Mr. Hat

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Dec 20, 2006
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I'm looking into some moonlighting opportunities currently. Part of this is assessing malpractice coverage, and there's something I'm confused about. So I think I get the difference between occurrence and claims made policies in general. I understand that for a claims made policy to cover me in the event of a lawsuit it has to 1) Have been effective the date of the malpractice occurrence 2) Must still be my insurer when the claim is filed. My understanding is that they can become "no longer my insurer" by virtue of a lapsed policy or if I have switched to another carrier because of a change in job or practice location.

This is where I get confused - lots of people work multiple jobs, thus are covered by multiple policies. So what determines if you are still "at a job" and thus covered by the group's policy? Let's say I take a moonlighting gig with a place that has a claims made policy. When residency finishes I stop moonlighting there because I've taken a full-time job. The next month or the next year someone sues me related to that job. Can that employer say "Oh yeah, Mr. Hat is still on our books as an employee here", even though I haven't worked a shift for them in a year? Or is there some sort of litmus test for employment, like you have to actively be working shifts? I ask because a place I'm looking at does not provide tail coverage (which should probably be a huge red flag), but assures me that they will keep the policy and "keep me on their books".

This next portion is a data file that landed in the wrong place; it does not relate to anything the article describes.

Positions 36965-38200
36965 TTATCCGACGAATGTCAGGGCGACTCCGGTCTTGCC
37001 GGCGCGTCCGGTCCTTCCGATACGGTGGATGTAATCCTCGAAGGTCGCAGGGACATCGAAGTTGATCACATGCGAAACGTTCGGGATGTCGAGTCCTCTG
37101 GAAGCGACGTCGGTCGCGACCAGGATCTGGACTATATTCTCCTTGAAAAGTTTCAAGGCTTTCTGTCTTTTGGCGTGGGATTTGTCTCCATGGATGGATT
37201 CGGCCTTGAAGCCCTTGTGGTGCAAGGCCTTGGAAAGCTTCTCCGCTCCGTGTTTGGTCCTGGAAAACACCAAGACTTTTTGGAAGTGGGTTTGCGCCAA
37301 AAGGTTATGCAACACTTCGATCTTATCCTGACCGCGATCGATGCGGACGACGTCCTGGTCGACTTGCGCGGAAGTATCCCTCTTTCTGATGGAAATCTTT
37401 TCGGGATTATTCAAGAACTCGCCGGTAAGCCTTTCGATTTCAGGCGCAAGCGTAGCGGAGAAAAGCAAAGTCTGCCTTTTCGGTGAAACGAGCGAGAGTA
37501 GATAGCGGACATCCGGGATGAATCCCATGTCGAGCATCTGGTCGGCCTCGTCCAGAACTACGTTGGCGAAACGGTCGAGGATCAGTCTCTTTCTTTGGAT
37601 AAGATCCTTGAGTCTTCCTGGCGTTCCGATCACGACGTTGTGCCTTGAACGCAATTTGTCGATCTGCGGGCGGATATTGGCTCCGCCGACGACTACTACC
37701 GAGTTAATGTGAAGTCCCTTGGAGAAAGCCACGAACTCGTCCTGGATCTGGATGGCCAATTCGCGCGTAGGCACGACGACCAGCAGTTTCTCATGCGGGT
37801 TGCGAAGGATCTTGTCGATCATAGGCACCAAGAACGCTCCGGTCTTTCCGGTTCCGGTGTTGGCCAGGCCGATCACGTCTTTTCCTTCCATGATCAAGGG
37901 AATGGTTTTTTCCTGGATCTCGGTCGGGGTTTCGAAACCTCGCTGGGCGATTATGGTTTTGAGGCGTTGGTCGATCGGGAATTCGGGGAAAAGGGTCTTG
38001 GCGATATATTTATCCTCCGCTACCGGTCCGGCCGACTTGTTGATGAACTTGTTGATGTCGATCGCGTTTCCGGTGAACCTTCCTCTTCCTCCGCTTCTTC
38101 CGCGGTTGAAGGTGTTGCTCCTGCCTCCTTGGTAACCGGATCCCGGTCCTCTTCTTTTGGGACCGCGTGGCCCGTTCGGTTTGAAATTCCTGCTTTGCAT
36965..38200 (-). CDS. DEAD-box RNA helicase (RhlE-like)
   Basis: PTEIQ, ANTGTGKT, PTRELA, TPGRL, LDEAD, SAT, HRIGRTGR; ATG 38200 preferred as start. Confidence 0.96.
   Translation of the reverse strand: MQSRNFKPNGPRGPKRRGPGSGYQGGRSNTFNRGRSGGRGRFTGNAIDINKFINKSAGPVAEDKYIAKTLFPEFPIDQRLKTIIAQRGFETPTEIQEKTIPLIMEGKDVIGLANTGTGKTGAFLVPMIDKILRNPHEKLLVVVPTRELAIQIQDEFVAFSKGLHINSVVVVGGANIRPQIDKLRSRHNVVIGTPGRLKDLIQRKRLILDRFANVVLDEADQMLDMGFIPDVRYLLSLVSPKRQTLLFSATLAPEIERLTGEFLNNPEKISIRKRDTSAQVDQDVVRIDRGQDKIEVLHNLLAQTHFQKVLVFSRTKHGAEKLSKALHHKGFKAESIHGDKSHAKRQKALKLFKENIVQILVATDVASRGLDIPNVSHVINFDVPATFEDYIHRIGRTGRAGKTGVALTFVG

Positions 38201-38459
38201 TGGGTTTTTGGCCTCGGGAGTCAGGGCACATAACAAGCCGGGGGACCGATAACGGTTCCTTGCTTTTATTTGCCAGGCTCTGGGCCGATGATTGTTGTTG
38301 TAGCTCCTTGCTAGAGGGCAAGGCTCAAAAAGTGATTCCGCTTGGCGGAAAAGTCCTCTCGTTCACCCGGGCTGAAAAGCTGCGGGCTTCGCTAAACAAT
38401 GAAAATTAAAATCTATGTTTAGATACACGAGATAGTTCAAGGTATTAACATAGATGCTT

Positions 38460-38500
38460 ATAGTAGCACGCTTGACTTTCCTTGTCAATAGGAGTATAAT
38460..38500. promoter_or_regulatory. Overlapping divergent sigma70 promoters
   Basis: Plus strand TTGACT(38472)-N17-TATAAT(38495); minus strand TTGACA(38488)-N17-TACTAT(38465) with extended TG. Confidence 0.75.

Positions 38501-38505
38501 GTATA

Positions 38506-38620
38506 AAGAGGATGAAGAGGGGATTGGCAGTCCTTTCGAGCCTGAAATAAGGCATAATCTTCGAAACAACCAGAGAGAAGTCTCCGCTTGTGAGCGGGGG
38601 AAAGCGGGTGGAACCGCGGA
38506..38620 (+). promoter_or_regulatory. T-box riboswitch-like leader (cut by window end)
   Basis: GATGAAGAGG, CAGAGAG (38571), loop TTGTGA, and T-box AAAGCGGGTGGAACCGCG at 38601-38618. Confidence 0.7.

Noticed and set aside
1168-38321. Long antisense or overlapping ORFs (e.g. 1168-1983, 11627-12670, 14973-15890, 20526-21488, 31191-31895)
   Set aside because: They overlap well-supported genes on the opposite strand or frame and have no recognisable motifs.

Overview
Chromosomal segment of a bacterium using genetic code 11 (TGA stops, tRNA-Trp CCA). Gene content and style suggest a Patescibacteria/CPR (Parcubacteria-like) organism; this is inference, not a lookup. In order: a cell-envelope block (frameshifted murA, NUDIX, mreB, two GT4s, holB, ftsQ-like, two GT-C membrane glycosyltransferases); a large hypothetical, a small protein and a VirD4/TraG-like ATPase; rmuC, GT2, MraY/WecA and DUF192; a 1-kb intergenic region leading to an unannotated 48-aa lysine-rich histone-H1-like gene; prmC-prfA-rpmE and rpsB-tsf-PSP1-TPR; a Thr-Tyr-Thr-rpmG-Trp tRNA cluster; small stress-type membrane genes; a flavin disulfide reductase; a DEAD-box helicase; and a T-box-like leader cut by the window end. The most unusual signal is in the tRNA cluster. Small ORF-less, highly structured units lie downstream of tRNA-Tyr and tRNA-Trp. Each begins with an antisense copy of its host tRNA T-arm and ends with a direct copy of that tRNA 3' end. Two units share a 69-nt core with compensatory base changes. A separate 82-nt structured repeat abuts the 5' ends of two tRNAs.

Anyone have some words of wisdom for me?
 

Birdstrike

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Dec 19, 2010
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Start with this. If you have occurrence coverage and always have had occurrence coverage, you're fine. In other words, if you get hit with a claim, you're covered by whoever you were paying for the occurrence policy when the incident occurred, hence the name "occurrence" coverage. It doesn't matter who you work for for when or where, if you were paying for occurrence overage, when it occurred, your covered indefinitely, no matter where you go, who you end up working for and in what capacity.